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Gender, status and professional boundaries in crime investigation

Research project The police struggles with low crime clearance rates and a shortage of trained police officers. In order to meet these problems, employment of civilian crime investigators (CIs) has increased.

This project examines the process of civilianization of criminal investigative (CI) work in the Swedish police. How gender and professional background affect the division of labor and legitimacy in CIs professional practice is the focus of this project, funded by FORTE.

Head of project

Project overview

Project period:

2021-01-01 2023-12-31

Funding

Swedish Research Council for Health, Working Life and Welfare

Participating departments and units at Umeå University

Department of Education

Research subject

Pedagogy

Project description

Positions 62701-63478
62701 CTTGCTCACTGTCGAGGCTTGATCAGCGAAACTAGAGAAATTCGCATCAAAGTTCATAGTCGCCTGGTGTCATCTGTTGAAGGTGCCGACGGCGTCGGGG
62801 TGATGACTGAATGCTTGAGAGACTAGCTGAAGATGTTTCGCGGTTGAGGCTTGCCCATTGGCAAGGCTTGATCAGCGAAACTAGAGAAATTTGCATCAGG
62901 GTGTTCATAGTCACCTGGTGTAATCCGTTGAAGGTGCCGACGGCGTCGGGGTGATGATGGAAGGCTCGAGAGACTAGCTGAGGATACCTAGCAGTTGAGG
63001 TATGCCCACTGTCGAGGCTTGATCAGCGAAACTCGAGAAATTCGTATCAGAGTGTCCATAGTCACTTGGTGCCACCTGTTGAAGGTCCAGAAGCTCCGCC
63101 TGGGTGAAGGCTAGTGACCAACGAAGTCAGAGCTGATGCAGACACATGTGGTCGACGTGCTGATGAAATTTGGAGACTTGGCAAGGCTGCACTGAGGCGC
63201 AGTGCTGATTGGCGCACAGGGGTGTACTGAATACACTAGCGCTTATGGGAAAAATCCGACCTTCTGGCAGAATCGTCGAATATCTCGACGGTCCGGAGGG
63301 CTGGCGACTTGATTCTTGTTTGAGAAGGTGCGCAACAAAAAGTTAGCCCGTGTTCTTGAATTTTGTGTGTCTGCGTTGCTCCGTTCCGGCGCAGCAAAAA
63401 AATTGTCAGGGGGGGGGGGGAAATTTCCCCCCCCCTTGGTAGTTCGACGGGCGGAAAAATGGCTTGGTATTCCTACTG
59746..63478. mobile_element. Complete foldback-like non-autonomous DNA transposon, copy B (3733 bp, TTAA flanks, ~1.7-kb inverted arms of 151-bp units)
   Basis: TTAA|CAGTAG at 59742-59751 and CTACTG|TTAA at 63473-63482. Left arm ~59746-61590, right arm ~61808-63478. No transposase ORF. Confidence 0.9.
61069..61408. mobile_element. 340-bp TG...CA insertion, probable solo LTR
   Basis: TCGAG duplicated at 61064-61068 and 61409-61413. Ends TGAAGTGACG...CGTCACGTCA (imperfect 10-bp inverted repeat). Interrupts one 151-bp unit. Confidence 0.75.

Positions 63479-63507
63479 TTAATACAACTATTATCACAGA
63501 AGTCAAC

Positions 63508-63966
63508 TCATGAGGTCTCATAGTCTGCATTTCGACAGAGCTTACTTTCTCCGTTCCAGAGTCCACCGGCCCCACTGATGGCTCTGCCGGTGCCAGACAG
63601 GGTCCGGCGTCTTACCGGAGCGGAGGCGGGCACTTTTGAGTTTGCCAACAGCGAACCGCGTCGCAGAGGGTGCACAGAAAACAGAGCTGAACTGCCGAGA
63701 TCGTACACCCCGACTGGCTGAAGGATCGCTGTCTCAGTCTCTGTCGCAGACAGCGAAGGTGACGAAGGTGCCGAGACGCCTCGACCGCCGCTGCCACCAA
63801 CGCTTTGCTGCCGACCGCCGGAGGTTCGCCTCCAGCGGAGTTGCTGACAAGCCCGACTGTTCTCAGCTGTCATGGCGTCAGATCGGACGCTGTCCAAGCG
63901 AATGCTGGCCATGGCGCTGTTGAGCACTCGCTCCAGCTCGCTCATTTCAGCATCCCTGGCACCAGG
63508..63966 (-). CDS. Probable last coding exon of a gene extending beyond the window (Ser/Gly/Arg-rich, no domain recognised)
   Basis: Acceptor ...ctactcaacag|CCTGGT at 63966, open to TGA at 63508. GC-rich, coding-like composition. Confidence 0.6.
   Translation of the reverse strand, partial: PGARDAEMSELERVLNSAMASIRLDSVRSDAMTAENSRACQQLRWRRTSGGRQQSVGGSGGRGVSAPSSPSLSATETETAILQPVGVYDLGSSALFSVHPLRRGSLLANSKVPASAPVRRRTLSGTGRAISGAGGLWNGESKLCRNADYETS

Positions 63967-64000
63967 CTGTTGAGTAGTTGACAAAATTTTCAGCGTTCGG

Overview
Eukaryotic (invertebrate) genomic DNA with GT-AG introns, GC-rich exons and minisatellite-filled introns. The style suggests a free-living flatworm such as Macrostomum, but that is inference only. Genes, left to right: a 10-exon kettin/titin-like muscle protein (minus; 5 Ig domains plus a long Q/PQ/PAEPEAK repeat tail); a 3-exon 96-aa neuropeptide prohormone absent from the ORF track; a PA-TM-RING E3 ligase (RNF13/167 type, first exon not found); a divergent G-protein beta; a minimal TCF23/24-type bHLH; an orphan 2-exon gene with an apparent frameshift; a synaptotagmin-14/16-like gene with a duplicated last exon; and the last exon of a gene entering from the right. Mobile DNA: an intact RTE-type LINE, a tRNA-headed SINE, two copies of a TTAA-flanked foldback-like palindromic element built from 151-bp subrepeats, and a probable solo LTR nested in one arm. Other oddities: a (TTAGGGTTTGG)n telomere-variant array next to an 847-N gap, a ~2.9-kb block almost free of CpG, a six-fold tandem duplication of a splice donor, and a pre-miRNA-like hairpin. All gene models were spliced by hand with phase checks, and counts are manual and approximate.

This project examines the process of civilianization of criminal investigative (CI) work in the Swedish police. The police struggles with low crime clearance rates and a shortage of trained police officers. In order to meet these problems, employment of civilian crime investigators (CIs) has increased. In criminal investigation, an ongoing development is that civilian employees take on the tasks and responsibilities of trained police officers and this process is in the international research called for "civilianization". Civilian CIs differ from their police colleagues in two important respects. First, they often have higher degrees of qualification but are nonetheless struggling with not being considered “real” police. Second, they are mostly female, arriving in an organization famed for masculine culture. The aim of this project is to investigate how civilianization changes the criminal investigative practice. Specifically, we analyze how gender and professional background affect the division of labor and legitimacy in CIs professional practice. As the project will be carried out during the Coronavirus pandemic, we will also study it's effect on investigative work. We use an ethnographic methodology, where we "shadow" civilian CIs through participatory observations and interviews. Analyzes of the activities take advantage of theoretical understandings of how work is organized as well as concepts that are linked to status and power. Changes in the labor force have previously mostly been studied at the macro level and in retrospect. In contrast, this project offers a unique opportunity to “zoom in” and study an ongoing real-time change, as extensive civilianization of the police is happening right now. An understanding of this is important as it provides insights on how criminal investigations can be organized in an inclusive way, to support equal opportunities for both men, women, police officers and civilian CIs in the police organization.